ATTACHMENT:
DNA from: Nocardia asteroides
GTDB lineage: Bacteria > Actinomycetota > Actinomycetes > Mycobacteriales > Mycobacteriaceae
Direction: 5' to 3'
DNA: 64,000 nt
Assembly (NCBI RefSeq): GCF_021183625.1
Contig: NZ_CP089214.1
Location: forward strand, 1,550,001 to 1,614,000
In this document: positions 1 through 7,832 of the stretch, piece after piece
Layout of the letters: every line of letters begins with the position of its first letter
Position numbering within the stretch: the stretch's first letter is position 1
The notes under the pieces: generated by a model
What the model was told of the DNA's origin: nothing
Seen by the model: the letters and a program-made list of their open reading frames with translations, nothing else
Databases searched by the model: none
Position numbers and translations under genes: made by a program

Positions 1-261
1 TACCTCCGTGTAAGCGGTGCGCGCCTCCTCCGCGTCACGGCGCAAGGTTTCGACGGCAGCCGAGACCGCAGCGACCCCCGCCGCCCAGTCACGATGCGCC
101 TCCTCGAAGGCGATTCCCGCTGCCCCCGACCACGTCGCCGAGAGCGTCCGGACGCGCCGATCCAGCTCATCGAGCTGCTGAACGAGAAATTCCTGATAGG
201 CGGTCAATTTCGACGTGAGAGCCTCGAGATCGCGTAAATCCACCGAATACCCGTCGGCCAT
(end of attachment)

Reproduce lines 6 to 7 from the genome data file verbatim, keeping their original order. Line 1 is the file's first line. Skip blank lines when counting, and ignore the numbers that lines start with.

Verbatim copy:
Contig: NZ_CP089214.1
Location: forward strand, 1,550,001 to 1,614,000